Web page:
I have the following code which I need to execute quickly, yet its taking a lot of time to change the value, anyway over way of making this task quicker?

I am using indexOf() and substring() to accomplish this task. This is for changing the strip LED colors.

// declare LED Series A Pins R-G-B (PWM Pins)
  int const AledRedPin = 6;
  int const AledGreenPin = 5;
  int const AledBluePin = 3;

// declare LED Series B Pins R-G-B (PWM Pins)
  int const BledRedPin = 10;
  int const BledGreenPin = 11;
  int const BledBluePin = 9;

// serial input variable & string
// initialise LED Series A Pins R-G-B (PWN Value: 0 to 255)
// initial value = 255
  int AledRed = 255;
  int AledGreen = 255;
  int AledBlue = 255;

// initialise LED Series A Pins R-G-B (PWN Value: 0 to 255)
// initial value = 255
  int BledRed = 255;
  int BledGreen = 255;
  int BledBlue = 255;

//serial input
  String Command = "";

//string manipulation
  int cmdindexval = 0;
  String CommandType = "";
  int CommandValue = 0;
  String Series = "";

void setup() {
  // put your setup code here, to run once:
  // start serial
      while (!Serial) {
        ; // wait for serial port to connect. Needed for native USB

  // set LED Series A Pins as Output R-G-B
    pinMode(AledRedPin, OUTPUT);
    pinMode(AledGreenPin, OUTPUT);
    pinMode(AledBluePin, OUTPUT);

  // set LED Series B Pins as Output R-G-B
    pinMode(BledRedPin, OUTPUT);
    pinMode(BledGreenPin, OUTPUT);
    pinMode(BledBluePin, OUTPUT);

void loop() {
  // put your main code here, to run repeatedly:
  // read from serial if it's available
    if (Serial.available() > 0) {
      Command = Serial.readString(); //read string from serial monitor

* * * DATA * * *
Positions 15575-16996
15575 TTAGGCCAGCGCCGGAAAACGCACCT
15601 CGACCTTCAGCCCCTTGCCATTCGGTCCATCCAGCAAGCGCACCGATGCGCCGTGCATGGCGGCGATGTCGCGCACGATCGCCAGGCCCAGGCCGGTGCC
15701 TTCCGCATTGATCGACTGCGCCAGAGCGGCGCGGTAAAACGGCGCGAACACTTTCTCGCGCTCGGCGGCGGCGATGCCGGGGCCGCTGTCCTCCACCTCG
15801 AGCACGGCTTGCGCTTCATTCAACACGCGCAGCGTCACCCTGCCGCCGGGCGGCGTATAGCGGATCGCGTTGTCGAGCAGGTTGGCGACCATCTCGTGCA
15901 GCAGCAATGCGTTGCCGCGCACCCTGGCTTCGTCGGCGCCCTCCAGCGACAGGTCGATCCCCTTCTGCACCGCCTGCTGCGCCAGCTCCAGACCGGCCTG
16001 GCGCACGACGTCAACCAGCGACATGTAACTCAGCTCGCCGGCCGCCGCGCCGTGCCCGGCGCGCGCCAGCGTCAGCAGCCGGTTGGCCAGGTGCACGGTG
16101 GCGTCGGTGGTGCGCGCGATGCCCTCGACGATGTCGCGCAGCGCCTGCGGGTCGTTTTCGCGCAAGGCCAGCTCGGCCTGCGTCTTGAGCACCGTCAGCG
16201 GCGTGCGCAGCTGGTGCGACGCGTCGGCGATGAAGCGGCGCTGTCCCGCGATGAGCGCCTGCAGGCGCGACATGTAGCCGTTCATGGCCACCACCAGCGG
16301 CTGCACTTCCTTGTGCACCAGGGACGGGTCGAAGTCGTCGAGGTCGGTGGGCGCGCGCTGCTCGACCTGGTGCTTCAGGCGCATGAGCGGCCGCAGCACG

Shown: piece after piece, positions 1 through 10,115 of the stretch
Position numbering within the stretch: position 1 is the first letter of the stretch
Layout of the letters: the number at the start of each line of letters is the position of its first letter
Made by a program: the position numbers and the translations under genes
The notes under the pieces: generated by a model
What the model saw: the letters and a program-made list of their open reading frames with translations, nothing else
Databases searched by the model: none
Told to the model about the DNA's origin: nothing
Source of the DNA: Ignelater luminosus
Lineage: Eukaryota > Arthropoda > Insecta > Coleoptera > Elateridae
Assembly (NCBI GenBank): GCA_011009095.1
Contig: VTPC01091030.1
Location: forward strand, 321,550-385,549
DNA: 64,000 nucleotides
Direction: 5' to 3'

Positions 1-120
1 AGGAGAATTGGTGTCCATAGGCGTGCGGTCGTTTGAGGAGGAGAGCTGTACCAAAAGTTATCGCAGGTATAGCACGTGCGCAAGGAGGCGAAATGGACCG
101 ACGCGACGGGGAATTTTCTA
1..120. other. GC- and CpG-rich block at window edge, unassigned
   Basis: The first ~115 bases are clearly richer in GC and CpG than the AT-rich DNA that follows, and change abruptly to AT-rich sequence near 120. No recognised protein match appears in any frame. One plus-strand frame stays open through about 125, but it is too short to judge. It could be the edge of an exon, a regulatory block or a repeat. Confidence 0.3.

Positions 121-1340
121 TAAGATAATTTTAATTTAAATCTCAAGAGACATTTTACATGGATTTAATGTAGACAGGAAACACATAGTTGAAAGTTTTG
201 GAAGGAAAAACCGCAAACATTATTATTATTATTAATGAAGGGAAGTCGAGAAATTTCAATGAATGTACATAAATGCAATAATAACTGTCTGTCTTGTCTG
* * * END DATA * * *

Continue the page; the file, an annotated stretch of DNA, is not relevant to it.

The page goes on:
cmdindexval = Command.indexOf('='); //read characters until '=' then assign the value
      CommandType = Command.substring(0, cmdindexval); //assign the value from 0 to cmdindexval
      //Series = Command.substring(0, 1); //read first character
      CommandValue = Command.substring(cmdindexval + 1).toInt(); //assign the value after '=' and convert string to Int
      Serial.println(CommandType + " ,is equal to " + CommandValue + " ,Series: " + Series);    
      //if (Series == "A") {
        if (CommandType == "ACledRed"){
          AledRed = CommandValue;
       else if (CommandType == "ACledGreen"){
          AledGreen = CommandValue;
        else if (CommandType == "ACledRedBlue") {
          AledBlue = CommandValue;
      //else if (Series == "B") {
        if (CommandType == "BCledRed") {
          BledRed = CommandValue;
        else if (CommandType == "BCledGreen") {
          BledGreen = CommandValue;
        else if (CommandType == "BCledBlue") {
          BledBlue = CommandValue;
    } //end serial

    analogWrite(AledRedPin, AledRed);
    analogWrite(AledGreenPin, AledGreen);
    analogWrite(AledBluePin, AledBlue);

    analogWrite(BledRedPin, BledRed);
    analogWrite(BledGreenPin, BledGreen);
    analogWrite(BledBluePin, BledBlue);

  • 1
    Are you sure that indexOf is slow and not readString that is timeout based and the default timeout is 1 sec?
    – gre_gor
    Mar 17, 2017 at 17:56
  • I ain't sure at all. @gre_gor Mar 17, 2017 at 17:57

3 Answers 3


From the Arduino docs on readString:

Serial.readString() reads characters from the serial buffer into a string. The function terminates if it times out (see setTimeout()).

and the docs on setTimeout:

Serial.setTimeout() sets the maximum milliseconds to wait for serial data when using Serial.readBytesUntil(), Serial.readBytes(), Serial.parseInt() or Serial.parseFloat(). It defaults to 1000 milliseconds.

This means that the readString is always waiting 1 sec to make sure that the sending of the string is finished and has the complete string.
Unfortunately that means it's slow to respond. You could lower the timeout with the setTimeout, but you would still have some delay, or if you set it too low you could potentially get incomplete stings.

The best solution would be to use readStringUntil, so you know you have a complete string when you get a terminator character (like a newline).


Command = Serial.readString();


Command = Serial.readStringUntil('\n');

and make sure you set the Serial monitor so send the newline character.

  • Hello, It still takes up to 1000 milliseconds to do the job. :( Apr 2, 2017 at 17:35
  • 2
    If you are sending a newline character it shouldn't.
    – gre_gor
    Apr 3, 2017 at 0:29